- Nigeria is fully committed to nuclear non-proliferation and has always supported the view that it should involve all States.
- Disarmament Conventions deserve the support of all states, small, large, nuclear or non-nuclear. Nuclear weapons remain the ultimate agents of mass destruction, and their total elimination should be the final objective of all disarmament processes within the broad spectrum of goals being pursued by the United Nations.
- In this regard, Nigeria would participate actively in the forthcoming Review Conference of the Nuclear Prohibition Treaty and also the First Meeting of States Parties to the landmark Treaty on the Prohibition of Nuclear Weapons, scheduled to take place within the first quarter of 2022.
- Nigeria regards these upcoming events as important steps towards the realisation of a world free of nuclear weapons. We are, therefore, supportive of any diplomatic efforts in this direction. We hope that the upcoming NPT review conference would lead to a successful outcome that would facilitate the denuclearisation of the world. We would do our part to ensure such an outcome.
- Terrorism continues to dominate security discourse worldwide. In Nigeria, Boko Haram terrorists group, though fragmented by internal strife and weakened by our defence forces, is still active and preying on soft targets. Nigeria will continue to work closely with UN Counter-Terrorism bodies and entities with a view to bringing this scourge to an end.
- Nigeria has spared no effort in addressing the challenges of terrorism posed by the activities of Boko Haram in North-East Nigeria and the Lake Chad region, as well as banditry in the North-West and North-Central Nigeria. The Nigerian Security Forces have recorded considerable success in the fight against terrorism. As a result of the renewed vigour of our military, many terrorist fighters are voluntarily surrendering to our security forces.
- I and three other Nigerian Heads of State served actively as peace keepers and Nigeria continues to support peacekeeping efforts. We know the sacrifice involved, we also know how important peace keeping is for those in vulnerable situations. Nigeria will continue to play its part fully in supporting United Nations peacekeeping operations within Africa and beyond.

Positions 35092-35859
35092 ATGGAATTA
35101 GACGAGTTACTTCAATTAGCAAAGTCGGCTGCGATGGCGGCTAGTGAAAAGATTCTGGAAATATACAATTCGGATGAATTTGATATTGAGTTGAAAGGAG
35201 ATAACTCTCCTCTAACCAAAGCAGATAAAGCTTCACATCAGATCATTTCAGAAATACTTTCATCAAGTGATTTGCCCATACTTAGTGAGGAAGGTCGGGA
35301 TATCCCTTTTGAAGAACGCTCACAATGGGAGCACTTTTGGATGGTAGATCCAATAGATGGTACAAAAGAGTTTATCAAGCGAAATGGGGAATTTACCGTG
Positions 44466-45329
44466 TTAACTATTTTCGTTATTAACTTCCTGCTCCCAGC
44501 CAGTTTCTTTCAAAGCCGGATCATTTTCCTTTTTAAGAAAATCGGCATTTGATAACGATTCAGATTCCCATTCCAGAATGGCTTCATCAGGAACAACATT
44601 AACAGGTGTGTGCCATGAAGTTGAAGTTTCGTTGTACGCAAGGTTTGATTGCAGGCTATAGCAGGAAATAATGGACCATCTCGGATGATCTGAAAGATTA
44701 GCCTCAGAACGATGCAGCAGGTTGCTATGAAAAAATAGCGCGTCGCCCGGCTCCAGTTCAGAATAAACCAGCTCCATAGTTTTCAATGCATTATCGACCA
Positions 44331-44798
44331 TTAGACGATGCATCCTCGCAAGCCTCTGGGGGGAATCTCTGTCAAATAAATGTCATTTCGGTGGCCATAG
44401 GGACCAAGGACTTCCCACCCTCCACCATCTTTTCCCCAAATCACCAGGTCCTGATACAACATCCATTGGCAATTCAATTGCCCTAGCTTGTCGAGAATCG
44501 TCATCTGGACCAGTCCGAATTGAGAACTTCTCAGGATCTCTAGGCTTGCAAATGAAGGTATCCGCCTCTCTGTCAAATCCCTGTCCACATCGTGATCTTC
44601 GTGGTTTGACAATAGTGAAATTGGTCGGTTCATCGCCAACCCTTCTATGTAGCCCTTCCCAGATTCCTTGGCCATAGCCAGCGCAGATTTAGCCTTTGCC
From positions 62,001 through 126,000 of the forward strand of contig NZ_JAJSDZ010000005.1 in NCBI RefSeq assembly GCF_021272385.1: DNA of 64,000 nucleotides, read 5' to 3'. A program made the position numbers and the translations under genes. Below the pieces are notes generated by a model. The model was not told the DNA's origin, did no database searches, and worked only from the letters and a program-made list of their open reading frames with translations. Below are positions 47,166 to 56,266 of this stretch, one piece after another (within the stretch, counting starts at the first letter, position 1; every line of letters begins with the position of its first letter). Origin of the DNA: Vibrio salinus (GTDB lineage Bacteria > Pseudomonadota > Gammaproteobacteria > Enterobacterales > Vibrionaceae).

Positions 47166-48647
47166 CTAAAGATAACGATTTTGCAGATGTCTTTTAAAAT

- The impact of climate change is already with us in Nigeria, manifesting in various ways: conflicts trigger; food insecurity, drying up of lakes; loss of livelihood, and youth migration, among others. The trend is the same in many other countries that are threatened by forest fires, rising sea levels, drought and desertification.
- In the circumstances, we intend to build a climate-resilient economy that effectively aligns with the SDGs and that has great potentials to unlocking the full opportunities in different sectors of the economy, while protecting the resources for present and future generations. I know, in several ways, this is also a familiar story in many countries.
- As leaders, we must create inclusive and gender-sensitive policies that address all issues connected to climate action, from mitigation to resilience.
- Nigeria believes that protecting our planet and its biodiversity and climate are important to our collective survival. That is why, we are working on a transition to low carbon economy, consistent with achieving the Paris Climate Agreement and the Sustainable Development Goals.
- Combating illicit financial flows and ensuring the recovery and return of illicitly acquired assets have the potential to provide resources in the immediate term for financing development in this era of the COVID-19 pandemic and beyond.
- Similarly, corruption across national borders has huge negative impact on the stability, peace, and economic prospects of millions, particularly in developing countries.
- It deprives national Governments of resources needed to provide adequate and meaningful sources of livelihood for their citizens. The latter gives rise to more irregular migration patterns, with unwholesome consequences for inter-state and human relations.
- I, therefore, call on all leaders to demonstrate the much-needed political will by supporting the recommendations for systemic reforms made by the FACTI Panel.
- We support establishing modalities for a global coordination mechanism at the United Nations Economic and Social Council to systematically monitor illicit financial flows and strengthen financial integrity for sustainable development, with the participation of all relevant stakeholders.
- On the issue of debt, we have seen that developing countries have been faced with unsustainable debt burdens even before the pandemic. The COVID-19 pandemic has increased the risk of new wave of deepening debt, where vital public financial resources are allocated to external debt servicing and repayments at the expense of domestic health and financing for critical developmental needs.
- I must commend the current initiatives by the international financial institutions and the G20 aimed at significantly mitigating the economic situation of the indebted countries and urge for more efforts in this regard.
- Therefore, there is an urgent need to consider expansion and extension of the Debt Service Suspension Initiative to include all Developing, Least Developed Countries and Small Island Developing States facing fiscal and liquidity challenges. In addition, a review of the eligibility criteria for debt suspension, including outright cancellation, is needed for countries facing the most severe challenges.